So, the actual information and instruction that the book provides looks really good, understandable, applicable, insightful, and useful. And the material has considerable depth. I can see myself actually learning a lot from this book, though the CD supplement might not be very useful (or bearable even).
The crappy, amateur production and graphic work is still very functional. And though it's aimed at jazz and typical jazz harmony and progressions, it's still music theory and application that would be useful for any music.
I should also note (the author. Ward Russell, and the so called "California Banjo Institute" as publisher being a bit of a mystery), the book shipped from Ethan M Heutter, 1567 Cunningham Road, Sebastopol CA. Google maps shows that to be a residential dwelling.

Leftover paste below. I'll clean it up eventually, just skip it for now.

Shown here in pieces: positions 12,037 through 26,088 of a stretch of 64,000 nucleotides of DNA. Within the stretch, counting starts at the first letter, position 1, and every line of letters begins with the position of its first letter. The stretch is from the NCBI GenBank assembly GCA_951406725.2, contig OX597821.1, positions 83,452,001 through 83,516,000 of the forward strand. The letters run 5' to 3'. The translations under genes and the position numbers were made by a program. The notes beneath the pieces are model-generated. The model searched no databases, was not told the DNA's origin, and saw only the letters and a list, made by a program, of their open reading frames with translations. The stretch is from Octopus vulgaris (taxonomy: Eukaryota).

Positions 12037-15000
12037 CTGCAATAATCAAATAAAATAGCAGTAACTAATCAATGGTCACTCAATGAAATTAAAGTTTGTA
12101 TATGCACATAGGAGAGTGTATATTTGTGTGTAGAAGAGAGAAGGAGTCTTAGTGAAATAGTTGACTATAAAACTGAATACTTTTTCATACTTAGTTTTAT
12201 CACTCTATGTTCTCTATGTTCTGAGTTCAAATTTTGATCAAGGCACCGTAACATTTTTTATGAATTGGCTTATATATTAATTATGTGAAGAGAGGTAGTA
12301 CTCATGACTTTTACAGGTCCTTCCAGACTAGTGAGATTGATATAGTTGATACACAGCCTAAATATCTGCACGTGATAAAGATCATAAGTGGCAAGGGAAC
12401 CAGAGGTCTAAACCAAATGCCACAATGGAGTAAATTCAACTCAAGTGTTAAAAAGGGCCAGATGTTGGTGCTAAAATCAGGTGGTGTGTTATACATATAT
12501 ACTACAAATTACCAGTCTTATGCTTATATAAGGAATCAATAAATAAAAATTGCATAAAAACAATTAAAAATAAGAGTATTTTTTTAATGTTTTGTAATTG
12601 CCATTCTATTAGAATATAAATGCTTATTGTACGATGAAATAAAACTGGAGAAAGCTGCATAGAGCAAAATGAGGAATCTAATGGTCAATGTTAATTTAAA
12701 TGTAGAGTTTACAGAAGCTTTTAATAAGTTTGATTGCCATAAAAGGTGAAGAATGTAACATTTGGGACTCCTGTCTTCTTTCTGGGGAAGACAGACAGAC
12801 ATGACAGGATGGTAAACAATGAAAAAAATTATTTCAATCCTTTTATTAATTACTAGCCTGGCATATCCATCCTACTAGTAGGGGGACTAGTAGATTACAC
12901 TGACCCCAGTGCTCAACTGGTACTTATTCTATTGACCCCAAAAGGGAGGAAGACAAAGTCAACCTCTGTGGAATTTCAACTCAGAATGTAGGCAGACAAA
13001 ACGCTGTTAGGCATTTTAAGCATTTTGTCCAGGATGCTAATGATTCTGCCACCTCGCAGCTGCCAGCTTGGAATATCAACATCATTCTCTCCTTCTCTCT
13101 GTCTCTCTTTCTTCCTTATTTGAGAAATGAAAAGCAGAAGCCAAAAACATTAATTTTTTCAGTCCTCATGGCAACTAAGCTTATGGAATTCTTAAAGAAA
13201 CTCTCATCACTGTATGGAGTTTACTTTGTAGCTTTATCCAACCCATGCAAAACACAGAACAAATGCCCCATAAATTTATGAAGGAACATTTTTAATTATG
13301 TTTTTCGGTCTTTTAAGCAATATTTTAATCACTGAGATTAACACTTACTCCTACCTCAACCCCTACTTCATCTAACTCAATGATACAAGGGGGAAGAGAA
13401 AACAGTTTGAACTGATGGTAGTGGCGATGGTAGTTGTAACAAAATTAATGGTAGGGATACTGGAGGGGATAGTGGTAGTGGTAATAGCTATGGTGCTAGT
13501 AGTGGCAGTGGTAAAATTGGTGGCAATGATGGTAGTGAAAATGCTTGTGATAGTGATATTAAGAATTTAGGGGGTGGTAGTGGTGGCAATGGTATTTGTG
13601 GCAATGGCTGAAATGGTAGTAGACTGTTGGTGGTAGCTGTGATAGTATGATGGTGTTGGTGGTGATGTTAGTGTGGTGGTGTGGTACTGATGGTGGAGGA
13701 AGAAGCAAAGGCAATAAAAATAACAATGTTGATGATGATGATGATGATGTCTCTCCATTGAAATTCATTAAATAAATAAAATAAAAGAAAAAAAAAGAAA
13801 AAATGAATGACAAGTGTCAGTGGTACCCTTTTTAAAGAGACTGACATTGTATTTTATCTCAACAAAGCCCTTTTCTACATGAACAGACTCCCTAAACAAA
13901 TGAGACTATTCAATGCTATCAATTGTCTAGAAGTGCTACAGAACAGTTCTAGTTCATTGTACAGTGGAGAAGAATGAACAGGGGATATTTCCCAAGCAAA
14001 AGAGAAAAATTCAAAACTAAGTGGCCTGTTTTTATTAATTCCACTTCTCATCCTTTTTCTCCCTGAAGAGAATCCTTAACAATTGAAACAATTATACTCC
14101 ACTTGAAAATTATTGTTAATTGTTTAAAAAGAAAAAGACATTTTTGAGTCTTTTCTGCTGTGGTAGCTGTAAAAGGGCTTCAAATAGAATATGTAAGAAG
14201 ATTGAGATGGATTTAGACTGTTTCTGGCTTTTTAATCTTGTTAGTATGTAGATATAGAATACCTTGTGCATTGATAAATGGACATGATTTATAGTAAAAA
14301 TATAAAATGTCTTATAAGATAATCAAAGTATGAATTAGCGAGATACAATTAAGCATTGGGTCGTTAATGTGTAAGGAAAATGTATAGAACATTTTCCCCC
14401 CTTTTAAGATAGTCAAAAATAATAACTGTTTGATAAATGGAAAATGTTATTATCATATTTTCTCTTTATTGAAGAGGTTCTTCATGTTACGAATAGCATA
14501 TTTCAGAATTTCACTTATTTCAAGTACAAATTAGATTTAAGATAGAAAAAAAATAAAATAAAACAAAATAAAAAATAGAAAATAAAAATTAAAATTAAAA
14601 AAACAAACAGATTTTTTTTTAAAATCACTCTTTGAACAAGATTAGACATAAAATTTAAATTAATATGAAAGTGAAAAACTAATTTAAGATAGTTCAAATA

Hey Greg - very good review of the book. There are some other books by the California Banjo Institute (one for jazz tenor banjo and blues tenor banjo) that looked interesting but I was put off by googling the Institute and authors and finding they don't exist! A strange way to do business. I wonder why the author didn't just put them out under his own name and do a decent kindle book. Anyway, sounds useful but very dry! Am sure the basics can be found elsewhere.
I have been looking at an intro/beginner book for jazz theory so interested in suggestions
Thanks for posting the link to the Joe Charupakorn book. It looks like a good intro to applied jazz theory. It's funny how I can find introductory jazz theory books that are instrument specific for something like ukulele, but not for 5-string banjo. I suppose there's an assumption that you will play 4-string plectrum banjo if you're interested in jazz.